Jimmy Fallon’s Your Baby’s First Word Will Be DADA
Really simple book with simple illustrations, but quite sweet. Won’t be a classic, but could be a perfect gift for a new dad.
Best for: ages 1-3, available as a boardbook
Ricky Gervais’ Flanimals Pop-Up
With 6 big pop-up scenes and more windows you can open. Quirky and inventive words to describe made up creatures. Written purely to enjoy the creatures: nothing educational here. Word of caution: Ricky Gervais, an outspoken athiest, creates satire of the human race quite subtly in this book. There is a humanish creature who believes in a creator known as “Grob,” a likely reference to God. He uses the adjective “mental” to describe the idea.
Best for: ages 5-9
Jerry Seinfeld’s Halloween
This is a typical Seinfeldian take on all things Halloween-ish, including masks made with cheap staples, the thinnest rubber bands in the world, and, of course, candy! One amazon reviewer described it as “more a book for parents than kids, more for Seinfeld fans than others, but enjoyable for all.” Included is a CD where Seinfeld reads/performs the book for a live audience.
Best for: ages 3-6
Steve Martin’s Late for School
We’ve all done it: woke up thinking you are late for school. In the rush to make it to school on time, a young boy jumps a fence, encounters a swimming pool and catches a ride on a kite, making it to school with minutes to spare only to discover that there is no school because it’s SATURDAY! Martin’s characteristic humor works well for children. Included is a CD of Martin playing the banjo and singing the story. Perfect for listening on the first day of school.
Best for: ages 5+
Ray Ramano’s Raymie, Dickie, and the Bean: Why I Love and Hate My Brothers (Book and CD)
Before everyone loved Raymond (or Parenthood!), Ray was just the middle child between two brothers. This is a telling of a trip to an amusement park when he was 10. Written for kids, but with a tone and tongue and cheek humor that definitely had the parent readers in mind, too.
Best for: all ages
Billy Crystal’s I Already Know I Love You
Such a sweet book written from a grandfather’s heart as he awaits the birth of his biological granddaughter and anticipates all the things they will do together. (I mention their relationship specifically, because it may not be appropriate for another family situation.) Written very sincerely with dream-like illustrations, yet it also has a few awkward phrasing and inadequately forced rhymes, such as “I’m waiting to show you a lie is never as good as true.” I read of one couple who gave this book to their dad as their pregnancy announcement. Sweet way to find out, huh?
Best for: 4-7
Michael Ian Black’s Chicken Cheeks
This silly book features the hind quarters of animals, complete with silly names for them, from beginning to—yup—end: “rhinoceros rump,” “penguin patootie,” “polar bear derriere,” “turkey tushy.” What 4-8 year old doesn’t love hearing new names for bottoms? So once you’ve read it a few times or 10, look for the two ants on each page. This is also the perfect book to give to reading kiddos to read to younger siblings. Win-win!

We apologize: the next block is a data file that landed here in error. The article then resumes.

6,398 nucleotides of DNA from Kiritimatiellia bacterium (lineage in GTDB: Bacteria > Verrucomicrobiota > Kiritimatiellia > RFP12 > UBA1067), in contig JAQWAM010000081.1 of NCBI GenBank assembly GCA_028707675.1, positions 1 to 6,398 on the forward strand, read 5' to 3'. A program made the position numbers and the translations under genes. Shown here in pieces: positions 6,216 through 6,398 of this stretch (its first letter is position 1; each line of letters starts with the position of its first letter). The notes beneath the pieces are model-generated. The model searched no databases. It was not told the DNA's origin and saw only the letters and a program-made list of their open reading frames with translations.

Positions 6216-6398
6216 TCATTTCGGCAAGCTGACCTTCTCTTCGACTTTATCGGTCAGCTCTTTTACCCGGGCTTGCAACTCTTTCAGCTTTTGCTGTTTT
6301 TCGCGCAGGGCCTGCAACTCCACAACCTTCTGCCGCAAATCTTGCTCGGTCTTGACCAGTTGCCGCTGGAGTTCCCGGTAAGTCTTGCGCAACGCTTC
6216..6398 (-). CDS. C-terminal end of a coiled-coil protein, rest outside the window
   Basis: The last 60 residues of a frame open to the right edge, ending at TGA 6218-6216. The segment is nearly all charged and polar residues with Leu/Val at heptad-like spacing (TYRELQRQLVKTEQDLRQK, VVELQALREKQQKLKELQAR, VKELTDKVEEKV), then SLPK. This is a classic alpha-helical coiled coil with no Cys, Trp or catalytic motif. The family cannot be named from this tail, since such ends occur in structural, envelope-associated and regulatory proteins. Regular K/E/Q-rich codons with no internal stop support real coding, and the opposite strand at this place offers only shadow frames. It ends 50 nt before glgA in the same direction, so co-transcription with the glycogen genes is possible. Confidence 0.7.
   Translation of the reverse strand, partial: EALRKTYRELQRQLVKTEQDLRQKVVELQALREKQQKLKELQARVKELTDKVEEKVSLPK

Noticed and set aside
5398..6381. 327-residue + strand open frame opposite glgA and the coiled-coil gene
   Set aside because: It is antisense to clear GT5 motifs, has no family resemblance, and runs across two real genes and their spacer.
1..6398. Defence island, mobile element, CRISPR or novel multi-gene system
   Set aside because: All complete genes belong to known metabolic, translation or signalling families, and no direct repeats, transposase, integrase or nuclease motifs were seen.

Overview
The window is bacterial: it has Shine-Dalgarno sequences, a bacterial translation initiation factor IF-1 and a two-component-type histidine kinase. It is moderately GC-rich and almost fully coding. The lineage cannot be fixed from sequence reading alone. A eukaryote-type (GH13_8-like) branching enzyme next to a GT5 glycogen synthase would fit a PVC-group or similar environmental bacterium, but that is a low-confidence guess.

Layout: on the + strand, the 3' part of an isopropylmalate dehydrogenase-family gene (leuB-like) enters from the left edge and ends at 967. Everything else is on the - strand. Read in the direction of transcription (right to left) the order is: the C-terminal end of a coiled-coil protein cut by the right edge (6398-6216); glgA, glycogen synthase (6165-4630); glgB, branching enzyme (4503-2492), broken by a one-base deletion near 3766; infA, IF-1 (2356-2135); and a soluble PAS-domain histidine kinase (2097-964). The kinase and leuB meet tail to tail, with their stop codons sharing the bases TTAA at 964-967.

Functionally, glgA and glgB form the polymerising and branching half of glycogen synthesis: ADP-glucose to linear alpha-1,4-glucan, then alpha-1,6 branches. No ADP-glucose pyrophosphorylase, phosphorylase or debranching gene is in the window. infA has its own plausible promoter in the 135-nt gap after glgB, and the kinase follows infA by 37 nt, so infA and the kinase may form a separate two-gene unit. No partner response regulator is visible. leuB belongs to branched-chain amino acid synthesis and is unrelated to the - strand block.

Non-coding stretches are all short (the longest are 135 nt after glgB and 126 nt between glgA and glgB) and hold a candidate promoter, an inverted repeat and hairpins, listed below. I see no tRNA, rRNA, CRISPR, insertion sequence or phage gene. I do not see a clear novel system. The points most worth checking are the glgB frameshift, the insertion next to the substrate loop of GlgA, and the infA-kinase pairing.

Best for: ages 4-8
The Pied Piper of Hamelin: Russell Brand’s Trickster Tales
Brand’s version of the medieval German folktale. As in the original, the citizens agree to pay the strange piper if he can remove the town’s rats. Brand very ingeniously writes his observations of the character of Hamelin’s citizens, like Fat Dave and Sexist Bob. But he also writes loud and (too) crass voices in between the brilliance. One librarian who reviewed it said, “One can write a children’s book with wryly amusing social commentary; one can write a children’s book replete with poop and fart jokes. It is nearly impossible to balance the two.” It was a promising idea, and maybe for older kiddos, it’s a fine read-perhaps after they’ve read Browning’s version.
Best for: 8+
BJ Novak’s The Book with No Pictures
This is, as it’s title says, a book with no pictures but everything written must be said by the reader. I liked it, and had fun with it, being the obedient reader that I am, and appreciate the message that reading, even without illustrations, can be fun. This was one we got from the library and that’s probably what we recommend, because a few reads was enough.
Best for: ages 5-8
Jim Carrey’s How Roland Rolls
A wave named Roland worries his life will be over when he hits the shore until he realizes he’s not just the wave but the entire ocean. The story’s wave metaphor is an attempt to show Carrey’s belief in humanity’s interconnectedness but the story just doesn’t explain it in a kid-friendly way. As Roland realizes he is the ocean, we see him in rivers, puddles, sinks– even tears. Young readers who don’t yet understand the water cycle, won’t get the message. And the last line of the book : “You’re like Roland and you’ll always be rollin’ along. The End.” seems nice but, just seems to end.
Best for: 4-8
Have you read any of these yet? Have any other favorite books written for kids by comedians? Add them to our list in the comments.
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